Fortunately, there are ways to repair these wheels. PY and other companies have been ‘remolding’ certain ‘wood’ wheels for a few years. They strip the old plastic off, mold a new rim and tint it to give it that woodgrain effect. Cost is upwards of $300-$400 ea. There are many companies in Hemmings that advertise Steering Wheel Repairs. Again, costs will be in the $150-$400 range. Another alternative is to do it yourself. Eastwood sells a kit for doing just this. I’ve had good success with a few different materials over the years for fixing cracks. PC-11 is one. Doing it yourself requires patience and attention to detail if you’re looking for a ‘show finish’ but you can save yourself hundreds of dollars.
Content last modified: January 25, 2014 at 10:54 pm
Q: Steering Wheel Interchangeability
I have been told that not all steering wheels will fit on a tilt wheel assembly. Is this true? Also, will a 1969 wheel fit on a 1968?
A: The steering wheel had nothing to do with the steering column (tilt, std. had no effect). There WAS a difference in the canceling cam. The 1969 Steering wheel will fit on a ’68; just won’t be correct. In fact, steering wheels will probably interchange physically for many years. The difference is in what is correct and possibly the wheel hub diameter -vs.- the Steering Column diameter where it meets the wheel.
Content last modified: January 25, 2014 at 10:55 pm
Q: Horn Caps
I have a horn cap with a black background and a red Firebird (Aztec style) in the center on my 1968. My question is: is this an original item (perhaps some kind of “deluxe” interior option) or is it an after-market accessory that has no connection with Pontiac. Any help would be greatly appreciated.
A: Sounds like a cap on the 1969 wood grain steering wheel (admn: wrong answer). Is it sunk into a vinyl cap with three prongs? Is the cap black? Mine got chewed by rats. I have a red one to trade.
A: You have your years mixed up. The 1969 wood “custom” wheel used a cap similar to what you’re describing, but has a black lucite disc with “PMD” across it like the black Rally II wheel center caps. The 1968 wood wheel used a very different center cap that I think was pot metal, with a green lucite center and the Pontiac arrowhead emblem (I may be thinking of the one on 1967’s or full sized 1968 cars).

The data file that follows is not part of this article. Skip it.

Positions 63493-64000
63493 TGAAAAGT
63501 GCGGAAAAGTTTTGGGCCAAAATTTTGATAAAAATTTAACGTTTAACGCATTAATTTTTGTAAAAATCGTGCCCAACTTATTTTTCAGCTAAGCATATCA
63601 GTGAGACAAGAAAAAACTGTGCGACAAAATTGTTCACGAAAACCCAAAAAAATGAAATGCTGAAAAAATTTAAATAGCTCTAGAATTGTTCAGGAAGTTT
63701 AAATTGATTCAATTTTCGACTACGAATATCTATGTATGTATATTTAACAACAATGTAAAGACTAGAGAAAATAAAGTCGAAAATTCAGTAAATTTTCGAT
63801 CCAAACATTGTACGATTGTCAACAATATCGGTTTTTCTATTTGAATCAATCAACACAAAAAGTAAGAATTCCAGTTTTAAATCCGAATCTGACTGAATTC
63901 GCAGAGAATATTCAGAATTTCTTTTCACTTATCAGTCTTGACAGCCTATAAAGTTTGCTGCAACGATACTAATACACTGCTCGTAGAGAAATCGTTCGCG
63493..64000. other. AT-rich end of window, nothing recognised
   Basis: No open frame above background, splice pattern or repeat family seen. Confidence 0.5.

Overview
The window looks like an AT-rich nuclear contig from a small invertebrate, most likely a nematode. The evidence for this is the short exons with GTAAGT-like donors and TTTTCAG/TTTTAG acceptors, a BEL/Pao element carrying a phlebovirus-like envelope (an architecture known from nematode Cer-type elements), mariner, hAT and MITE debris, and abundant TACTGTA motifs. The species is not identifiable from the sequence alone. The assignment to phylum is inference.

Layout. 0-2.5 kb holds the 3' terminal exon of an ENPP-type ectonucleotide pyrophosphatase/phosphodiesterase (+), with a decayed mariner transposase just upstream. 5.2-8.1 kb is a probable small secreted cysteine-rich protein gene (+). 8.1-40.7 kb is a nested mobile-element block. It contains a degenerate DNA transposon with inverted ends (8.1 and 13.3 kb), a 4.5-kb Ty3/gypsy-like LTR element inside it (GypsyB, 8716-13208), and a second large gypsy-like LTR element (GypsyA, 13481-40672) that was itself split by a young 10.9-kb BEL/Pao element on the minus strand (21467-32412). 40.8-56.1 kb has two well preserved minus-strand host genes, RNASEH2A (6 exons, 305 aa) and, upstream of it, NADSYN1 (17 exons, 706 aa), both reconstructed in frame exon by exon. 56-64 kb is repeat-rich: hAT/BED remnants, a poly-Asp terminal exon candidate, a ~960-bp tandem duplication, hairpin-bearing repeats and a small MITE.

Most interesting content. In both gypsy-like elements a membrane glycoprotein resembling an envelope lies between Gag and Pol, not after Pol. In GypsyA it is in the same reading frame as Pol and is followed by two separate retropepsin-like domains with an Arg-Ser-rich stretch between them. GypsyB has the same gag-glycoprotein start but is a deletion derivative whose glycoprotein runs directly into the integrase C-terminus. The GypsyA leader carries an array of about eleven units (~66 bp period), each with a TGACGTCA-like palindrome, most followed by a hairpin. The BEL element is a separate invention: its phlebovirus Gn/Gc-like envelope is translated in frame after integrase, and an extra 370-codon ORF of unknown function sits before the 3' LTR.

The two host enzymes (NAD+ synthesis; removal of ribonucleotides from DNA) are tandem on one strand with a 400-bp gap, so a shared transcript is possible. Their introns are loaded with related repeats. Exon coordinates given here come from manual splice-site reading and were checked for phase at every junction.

The cap that is described in the question sounds exactly like the 1968 “deluxe” wheel, a 3-spoke plastic wheel that’s rather attractive, but many discussions hereabouts attest to their persistent cracking about the center hub area, even on NOS pieces. It is actually not a “horn cap”, but just a beautifully styled center cover for the wheel attaching nut, while the 3 spokes each have a thin rectangular horn button set in a satin finished metal.
If your center cap is indeed the 1969 style and is red, that’s pretty rare. I have a black one I’d like to trade for a gold to go with my gold leather interior. I might also take a gold vinyl 1969 wheel for it, the regular “deluxe” one that seemed to be standard on all 1969 Pontiac’s.
A: On reading the parts book, I learned that there were 29 DIFFERENT Firebird steering wheels listed for the three years, NOT COUNTING the 3 different WOOD wheels, one for each year. There were 2 different SIZED wheels used in 1967, a 16 inch, and a 16-1/2 inch; no reason given as to why. The 1967 and 1968 standard wheels shared a couple of common colors in the 16 inch size.
Every time I dig in this 7/1/69 parts book it seems I learn something unexpected!
Content last modified: January 25, 2014 at 10:57 pm
Q: Turn Signal Switch Replacement